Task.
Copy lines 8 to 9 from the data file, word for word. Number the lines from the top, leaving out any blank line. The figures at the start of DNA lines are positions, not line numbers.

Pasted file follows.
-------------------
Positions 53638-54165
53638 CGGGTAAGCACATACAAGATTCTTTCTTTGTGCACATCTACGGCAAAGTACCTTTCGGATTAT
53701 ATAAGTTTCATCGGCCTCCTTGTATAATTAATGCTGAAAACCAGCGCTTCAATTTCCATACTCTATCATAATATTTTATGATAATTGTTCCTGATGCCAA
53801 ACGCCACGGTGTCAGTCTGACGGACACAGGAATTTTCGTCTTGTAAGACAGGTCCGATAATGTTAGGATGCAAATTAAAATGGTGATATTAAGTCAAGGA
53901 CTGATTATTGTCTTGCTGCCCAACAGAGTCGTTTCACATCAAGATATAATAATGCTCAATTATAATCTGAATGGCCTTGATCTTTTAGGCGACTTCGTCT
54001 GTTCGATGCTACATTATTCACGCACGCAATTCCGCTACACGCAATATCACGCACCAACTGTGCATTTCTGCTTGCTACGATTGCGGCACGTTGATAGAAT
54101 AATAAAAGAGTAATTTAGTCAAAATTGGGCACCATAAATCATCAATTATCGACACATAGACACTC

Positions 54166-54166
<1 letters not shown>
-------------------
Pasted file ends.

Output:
Positions 54166-54166
<1 letters not shown>